..The Erysimum species of flower, found mostly in Europe, Western Asia and North America is the subject of my latest painting. It is most commonly called the "Wallflower"
As I was painting this vibrant and brightly yellow coloured flower from a photo in an old gardening magazine, I was wondering why it is associated with shy or introverted people avoiding others at a party ? The flower is quite showy. and comes in few different brash colours such as red, orange and mauve.
Well, apparently, it has more to do with the way the flower grows rather than its looks. The flower grows best leaning against a wall or in cracks in stone. The flower (and the person) literally prefers standing against a wall rather that mingling with others...
This antisocial flower is for sale unframed.
Flower of the week: Arum Lily
The scientific name for the Arum lily is Zantedeschia !! What a mouthful ! Native to South Africa, these lilies are actually not technically types of lilies, but are commonly known as Arum Lilies or Calla Lilies. These waxy flowers grow mostly in marshy areas and are very sturdy, hardy plants, able to survive in a variety of soils and habitats.
The Arums come in shades of white / cream and light pink whereas the Callas are mostly orange shades. These plants are actually regarded as weeds through much of the world.
Georgia O'Keeffe was most famous for using the Arum lily as a subject matter for many of her most famous paintings (see below). As the Arum lily is said to resemble the female genitalia, many artists have used this theme to represent female sexuality.
Another famous series of paintings using the Arum lily as the main motif is Diego Rivera's Flower vendor series painted in 1935 (above right).
My painting of the Arum Lily (above left, 2004) was heavily influenced by Georgia O'Keeffe's style. It is one of my earliest paintings and sold a few years ago. I was drawn to the vibrant colour of the foliage more than anything else.
Flower of the week - Camellia
The Camellia is also a late Winter / early Spring flower that has been blooming all over Sydney in recent weeks. It's actually native to Eastern and Southern Asia. Camellias are shrubs or small trees with thick, glossy leaves and the flowers are usually large and colourful. Colours range mainly from white to pink and red, as can ben seen in the photo on the right.
On the left is my macro style painting of a Camellia. I was trying to capture the intricate petal shapes in a close up form to show the pattern and abstraction that nature can present.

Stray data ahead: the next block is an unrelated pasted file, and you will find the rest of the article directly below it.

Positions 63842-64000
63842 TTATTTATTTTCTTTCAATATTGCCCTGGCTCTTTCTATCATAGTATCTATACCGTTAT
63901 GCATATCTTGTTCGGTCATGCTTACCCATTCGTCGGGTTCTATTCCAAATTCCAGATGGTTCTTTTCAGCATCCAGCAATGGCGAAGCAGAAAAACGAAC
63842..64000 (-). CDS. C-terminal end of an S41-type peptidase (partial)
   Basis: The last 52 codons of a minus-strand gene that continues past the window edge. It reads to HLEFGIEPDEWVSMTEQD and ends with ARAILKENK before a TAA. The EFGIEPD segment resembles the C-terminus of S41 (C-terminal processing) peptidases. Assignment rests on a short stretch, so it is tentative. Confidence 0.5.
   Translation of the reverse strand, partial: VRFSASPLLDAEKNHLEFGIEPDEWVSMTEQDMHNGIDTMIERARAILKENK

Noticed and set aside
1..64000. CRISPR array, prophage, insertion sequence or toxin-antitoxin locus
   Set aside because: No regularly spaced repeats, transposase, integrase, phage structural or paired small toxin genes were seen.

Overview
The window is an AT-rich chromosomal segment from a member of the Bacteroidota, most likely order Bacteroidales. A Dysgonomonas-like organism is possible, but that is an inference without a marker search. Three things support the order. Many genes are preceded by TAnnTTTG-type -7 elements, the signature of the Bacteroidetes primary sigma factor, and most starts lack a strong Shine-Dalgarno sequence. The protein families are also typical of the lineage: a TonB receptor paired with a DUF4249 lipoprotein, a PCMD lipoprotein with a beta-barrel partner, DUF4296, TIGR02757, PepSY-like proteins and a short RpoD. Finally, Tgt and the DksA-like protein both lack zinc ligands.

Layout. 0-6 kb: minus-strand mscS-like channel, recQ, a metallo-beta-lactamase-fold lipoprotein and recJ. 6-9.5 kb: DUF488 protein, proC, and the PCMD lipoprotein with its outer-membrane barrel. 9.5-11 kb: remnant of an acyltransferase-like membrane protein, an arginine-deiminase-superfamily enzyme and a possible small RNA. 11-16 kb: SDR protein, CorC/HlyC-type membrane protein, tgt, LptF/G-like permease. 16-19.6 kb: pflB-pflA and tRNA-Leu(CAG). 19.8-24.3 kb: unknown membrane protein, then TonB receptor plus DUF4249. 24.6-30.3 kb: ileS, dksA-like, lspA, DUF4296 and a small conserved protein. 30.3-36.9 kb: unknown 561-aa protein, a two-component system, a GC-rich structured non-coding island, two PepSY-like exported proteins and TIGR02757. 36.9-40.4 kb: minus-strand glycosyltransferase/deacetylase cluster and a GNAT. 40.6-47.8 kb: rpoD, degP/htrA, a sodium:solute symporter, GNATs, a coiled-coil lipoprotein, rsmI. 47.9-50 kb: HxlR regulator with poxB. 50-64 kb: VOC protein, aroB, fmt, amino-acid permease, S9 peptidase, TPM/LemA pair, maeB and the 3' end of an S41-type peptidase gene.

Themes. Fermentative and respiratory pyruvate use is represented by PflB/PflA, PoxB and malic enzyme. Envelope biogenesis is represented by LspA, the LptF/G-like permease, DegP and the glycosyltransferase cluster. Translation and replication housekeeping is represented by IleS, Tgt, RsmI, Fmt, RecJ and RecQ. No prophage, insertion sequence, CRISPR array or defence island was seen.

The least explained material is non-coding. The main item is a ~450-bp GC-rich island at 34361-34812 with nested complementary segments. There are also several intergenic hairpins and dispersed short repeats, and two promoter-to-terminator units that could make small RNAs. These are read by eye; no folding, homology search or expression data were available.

The painting in the middle is a darker pink Camellia showing the glossy, waxy leaves of the foliage against the bright, dark pink petals. This painting has been a popular print on Fine Art America.
Below are two Camellia paintings by Georgia O'Keeffe. They are also close up style renditions of pink and white Camellias. The dark green colour of the glossy leaves on her white Camellia painting are actually closer to the proper colour than my leaf colour... I didn't analyse the colour correctly and it should be darker, not so yellowish !...
Spring Flowers - Magnolia
Today I thought I would start a "flower of the week" series to celebrate some beautiful seasonal blooms. As the Spring weather is warming up Sydney at the moment, I've noticed the striking Magnolia trees coming into bloom around the streets where I live, so here is the perfect Spring flower to start the series off.
The Magnolia genus has about 210 flowering plant species and is named after a French botanist Pierre Magnol. This flower is native to Asia as well as North, Central and South America and the West Indies. The colours range from pinkish white to purplish white. These beautiful flowers bloom from late Winter to early Spring.
The top two paintings above are my paintings of Magnolia flowers. The one on the left (2005) tries to capture the purplish colour and the one on the right (2014) is a minimalist free form depiction of the pale pink type of Magnolia with distinctive petal formation - similar to the photo on the right.
Below on the left is another photo showing the distinctive petal shape and colour of the Magnolia. The painting on the right is by Georgia O'Keeffe (1932) "The White Flower" showing her depiction of the Magnolia flower.
Sacha Grossel is a practising Visual Artist from Australia.